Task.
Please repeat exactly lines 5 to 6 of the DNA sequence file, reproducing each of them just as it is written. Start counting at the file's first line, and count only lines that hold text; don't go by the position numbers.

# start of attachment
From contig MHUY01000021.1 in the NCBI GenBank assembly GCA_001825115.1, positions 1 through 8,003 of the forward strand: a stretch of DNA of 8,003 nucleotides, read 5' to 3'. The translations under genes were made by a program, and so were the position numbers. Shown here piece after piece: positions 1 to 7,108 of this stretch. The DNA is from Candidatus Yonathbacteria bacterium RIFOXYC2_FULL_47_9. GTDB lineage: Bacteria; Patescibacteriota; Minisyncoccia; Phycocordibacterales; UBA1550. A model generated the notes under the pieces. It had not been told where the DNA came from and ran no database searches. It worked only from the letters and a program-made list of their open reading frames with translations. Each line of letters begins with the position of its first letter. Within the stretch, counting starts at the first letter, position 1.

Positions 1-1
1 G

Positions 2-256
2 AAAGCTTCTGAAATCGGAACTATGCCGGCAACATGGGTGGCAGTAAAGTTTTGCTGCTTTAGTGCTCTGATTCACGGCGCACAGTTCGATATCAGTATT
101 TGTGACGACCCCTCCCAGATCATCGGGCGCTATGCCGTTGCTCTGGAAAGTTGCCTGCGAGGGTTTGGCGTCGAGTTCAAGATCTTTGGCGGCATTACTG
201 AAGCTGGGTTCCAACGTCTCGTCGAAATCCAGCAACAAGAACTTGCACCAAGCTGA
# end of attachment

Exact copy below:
2 AAAGCTTCTGAAATCGGAACTATGCCGGCAACATGGGTGGCAGTAAAGTTTTGCTGCTTTAGTGCTCTGATTCACGGCGCACAGTTCGATATCAGTATT
101 TGTGACGACCCCTCCCAGATCATCGGGCGCTATGCCGTTGCTCTGGAAAGTTGCCTGCGAGGGTTTGGCGTCGAGTTCAAGATCTTTGGCGGCATTACTG